external image capetown.jpgexternal image Cape_Town_Greenpoint_Stadium.jpg

Cape Town

Cape Town (Afrikaans: Kaapstad; Xhosa: iKapa) is the second largest city in South Africa, both in population and geographic size. It is the provincial capital of the Western Cape, as well as the legislative capital of South Africa, where the National Parliament and many government offices are located. The city is famous for its harbor as well as its natural setting, including such well-known landmarks as Table Mountain and Cape Point.

Located on the shore of Table Bay, Cape Town was originally developed by the Dutch East India Company as a supply station for Dutch ships sailing to Eastern Africa, India, and the Far East. Jan van Riebeeck's arrival on April 6, 1652 established the first permanent European settlement in South Africa. Cape Town quickly outgrew its original purpose as the first European outpost at the Castle of Good Hope, becoming the economic and cultural hub of the Cape Colony. For many years Cape Town was the largest city in South Africa. Today it is one of the most multicultural cities in the world, and has a population of over 3.5 million people.

The center of Cape Town is located at the northern end of the Cape Peninsula. Table Mountain forms a dramatic backdrop to the City Bowl, with its plateau over 3,300 ft high; it is surrounded by near-vertical cliffs, Devil's Peak and Lion's Head. The peninsula consists of a dramatic mountainous spine jutting southwards into the Atlantic Ocean, ending at Cape Point. There are over 70 peaks above 1,000 feet within Cape Town's official city limits.


external image 1043140627_4bc9ba93d9.jpg

Table Mountain

Table Mountain is a flat-topped mountain forming a prominent landmark overlooking the city of Cape Town in South Africa, and is featured in the flag of Cape Town. It is a significant tourist attraction, with many visitors using the cable way or hiking to the top. The mountain forms part of the Table Mountain National Park.

By the late 1870's, several of Cape Towns more prominent (and possibly less fit) citizens had suggested the introduction of a railway line to the top. Plans to implement a proposed rack railway got under way but the outbreak of the Anglo-Boer war put a halt to the plans. By 1912, with a strong desire to gain easy access to the top of Table Mountain, the Cape Town City Council commissioned an engineer to investigate the various options of transport to the top. The engineer, a Mr. H.M. Peter, suggested that a funicular railway running up from Oranjezicht through Platteklip gorge would be the most suitable option. A vote was held with the vast majority of Cape Town's residents voting in favor.


external image CPT%20Cape%20Town%20Waterfront%20and%20harbour%20b.jpg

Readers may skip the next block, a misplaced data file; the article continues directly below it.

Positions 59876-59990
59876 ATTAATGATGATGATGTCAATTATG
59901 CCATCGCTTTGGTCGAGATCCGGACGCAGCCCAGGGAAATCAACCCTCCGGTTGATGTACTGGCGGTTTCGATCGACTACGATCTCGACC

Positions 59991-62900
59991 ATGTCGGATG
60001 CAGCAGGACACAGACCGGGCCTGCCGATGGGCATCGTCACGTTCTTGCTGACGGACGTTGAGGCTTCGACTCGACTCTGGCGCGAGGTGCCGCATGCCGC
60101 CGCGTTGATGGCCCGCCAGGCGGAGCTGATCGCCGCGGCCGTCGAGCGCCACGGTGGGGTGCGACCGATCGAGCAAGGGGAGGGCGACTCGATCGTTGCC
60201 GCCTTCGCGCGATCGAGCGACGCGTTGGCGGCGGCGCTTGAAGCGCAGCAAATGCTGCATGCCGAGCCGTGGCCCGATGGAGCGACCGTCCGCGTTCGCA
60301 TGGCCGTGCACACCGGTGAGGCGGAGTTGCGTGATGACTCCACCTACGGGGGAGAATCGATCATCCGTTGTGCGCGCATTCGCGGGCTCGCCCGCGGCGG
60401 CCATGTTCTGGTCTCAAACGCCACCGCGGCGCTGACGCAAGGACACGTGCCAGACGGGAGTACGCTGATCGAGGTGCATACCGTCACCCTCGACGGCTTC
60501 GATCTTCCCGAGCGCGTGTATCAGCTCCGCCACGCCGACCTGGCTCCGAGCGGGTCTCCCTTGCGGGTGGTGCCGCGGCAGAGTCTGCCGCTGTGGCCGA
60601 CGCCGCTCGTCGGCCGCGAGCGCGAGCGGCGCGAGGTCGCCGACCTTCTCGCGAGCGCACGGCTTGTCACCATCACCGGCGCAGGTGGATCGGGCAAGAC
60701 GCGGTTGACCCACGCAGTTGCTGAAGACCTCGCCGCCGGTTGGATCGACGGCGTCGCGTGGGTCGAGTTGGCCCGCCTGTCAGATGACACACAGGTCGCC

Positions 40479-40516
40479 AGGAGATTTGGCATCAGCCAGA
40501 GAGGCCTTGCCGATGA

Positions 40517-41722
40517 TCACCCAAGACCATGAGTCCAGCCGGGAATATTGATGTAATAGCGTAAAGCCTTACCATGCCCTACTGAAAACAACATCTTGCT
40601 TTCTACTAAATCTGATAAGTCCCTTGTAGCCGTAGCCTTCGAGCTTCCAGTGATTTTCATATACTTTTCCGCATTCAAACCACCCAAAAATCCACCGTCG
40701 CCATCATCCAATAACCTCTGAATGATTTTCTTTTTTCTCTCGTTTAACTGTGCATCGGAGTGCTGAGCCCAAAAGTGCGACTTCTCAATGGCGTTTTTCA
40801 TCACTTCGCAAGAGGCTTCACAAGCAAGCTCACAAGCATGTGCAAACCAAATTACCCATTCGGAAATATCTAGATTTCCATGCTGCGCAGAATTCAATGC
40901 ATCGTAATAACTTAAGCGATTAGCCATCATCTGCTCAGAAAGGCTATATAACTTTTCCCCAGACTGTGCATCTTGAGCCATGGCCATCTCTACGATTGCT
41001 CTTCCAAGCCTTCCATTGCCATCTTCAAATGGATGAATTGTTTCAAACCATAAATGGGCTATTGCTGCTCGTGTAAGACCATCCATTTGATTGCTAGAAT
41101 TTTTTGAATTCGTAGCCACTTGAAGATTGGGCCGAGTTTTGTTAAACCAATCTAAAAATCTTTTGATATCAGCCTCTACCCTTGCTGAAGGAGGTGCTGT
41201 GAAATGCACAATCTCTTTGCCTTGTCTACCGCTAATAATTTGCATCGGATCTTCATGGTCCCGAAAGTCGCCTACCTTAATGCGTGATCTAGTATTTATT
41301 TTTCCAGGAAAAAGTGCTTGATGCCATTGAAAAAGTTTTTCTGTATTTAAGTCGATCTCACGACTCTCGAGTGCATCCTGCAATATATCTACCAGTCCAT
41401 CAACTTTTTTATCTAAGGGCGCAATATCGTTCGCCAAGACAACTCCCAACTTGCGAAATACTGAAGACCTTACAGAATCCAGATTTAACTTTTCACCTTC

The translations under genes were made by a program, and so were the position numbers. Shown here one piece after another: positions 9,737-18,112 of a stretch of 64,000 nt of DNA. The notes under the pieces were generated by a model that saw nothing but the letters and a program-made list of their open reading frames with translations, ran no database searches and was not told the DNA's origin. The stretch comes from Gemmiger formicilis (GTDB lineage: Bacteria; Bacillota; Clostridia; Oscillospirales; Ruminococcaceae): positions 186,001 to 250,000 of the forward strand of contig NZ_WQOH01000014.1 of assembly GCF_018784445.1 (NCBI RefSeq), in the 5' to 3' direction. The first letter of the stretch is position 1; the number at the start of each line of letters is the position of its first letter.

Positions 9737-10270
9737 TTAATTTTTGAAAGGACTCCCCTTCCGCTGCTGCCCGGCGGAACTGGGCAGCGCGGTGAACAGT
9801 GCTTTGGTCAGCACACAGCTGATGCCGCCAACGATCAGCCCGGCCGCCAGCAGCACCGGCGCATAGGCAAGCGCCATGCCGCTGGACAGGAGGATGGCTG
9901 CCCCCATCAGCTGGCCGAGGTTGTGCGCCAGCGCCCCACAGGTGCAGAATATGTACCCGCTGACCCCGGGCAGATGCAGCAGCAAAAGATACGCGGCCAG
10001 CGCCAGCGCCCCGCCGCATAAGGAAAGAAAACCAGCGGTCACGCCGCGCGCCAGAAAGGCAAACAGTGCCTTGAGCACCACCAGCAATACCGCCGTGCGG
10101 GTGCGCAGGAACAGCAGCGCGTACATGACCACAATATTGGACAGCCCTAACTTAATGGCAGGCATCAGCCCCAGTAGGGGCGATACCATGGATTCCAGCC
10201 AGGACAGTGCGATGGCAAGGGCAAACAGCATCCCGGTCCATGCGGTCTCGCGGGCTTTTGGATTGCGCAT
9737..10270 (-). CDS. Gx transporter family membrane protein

Cape Town Harbor


external image robben-island.jpgexternal image g225759_u73380_person_nelson_mandela_in_prison1.jpg

Robben Island & Nelson Mandela

Robben Island is an island that lies directly off the coast of Capetown and it's where Nelson Mandela spent many of his years in prison.

Nelson Mandela was born in a small South African village to a local chief and his third wife. He was the first person in his family to receive a western education, and was inspired to study law after witnessing the democracy of African tribal governance at an early age. Mandela and his partner, Oliver Tambo, open the first black law practice in Johannesburg in 1952, defending black South Africans against the government's increasingly unfair treatment, and a key figure of the African National Congress, a political party that sought to unite all Africans and regain their rights and freedom. He participated in boycotts, organized protests, mobilized his people and in turn was labeled an enemy of the state: accused of treason, banned from political involvement, disbarred, and sentenced to life in prison. Mandela's incarceration brought international attention to the racial injustices of South Africa's apartheid government sparking the rally cry "Free Nelson Mandela" worldwide.

Mandela served 27 years in prison, spending many of those years on Robben Island before his release in 1990 at the age of 72. Following his release from prison on 11 February 1990, Mandela led his party in the negotiations that led to multi-racial democracy in 1994. As president from 1994 to 1999, he frequently gave priority to reconciliation. Although he retired from political life in 1999, Mandela continues to lend his voice towards issues that affect his country and the world at large, such as the AIDS epidemic, poverty, and human rights. He was also instrumental in securing South Africa as the host of the 2010 Soccer World Cup.

In South Africa, Mandela is often known as Madiba, his Xhosa clan name. Mandela has received more than 250 awards over four decades, including the 1993 Nobel Peace Prize as well as the Philadelphia Liberty Medal in the same year.
Nelson Mandela is a living hero to not only South Africans, but to people everywhere.



external image cape.jpg

Cape of Good Hope

The Cape of Good Hope is a promontory at the southern end of Cape Peninsula, Western Cape province, South Africa. It was first sighted by the Portuguese navigator Bartolomeu Dias in 1488 on his return voyage to Portugal after discovering the southern limits of the African continent. One historical account says that Dias named it Cape of Storms and that John II of Portugal renamed it Cape of Good Hope (because its discovery was a good omen that India could be reached by sea from Europe); other sources attribute its present name to Dias himself. Known for the stormy weather and rough seas encountered there, the cape is situated at the convergence of the warm Mozambique-Agulhas current from the Indian Ocean and the cool Benguela current from Antarctic waters.



http://www.capestay.co.za/view-regions.asp?RegionID=11
http://en.wikipedia.org/wiki/Cape_Town
http://en.wikipedia.org/wiki/Nelson_Mandela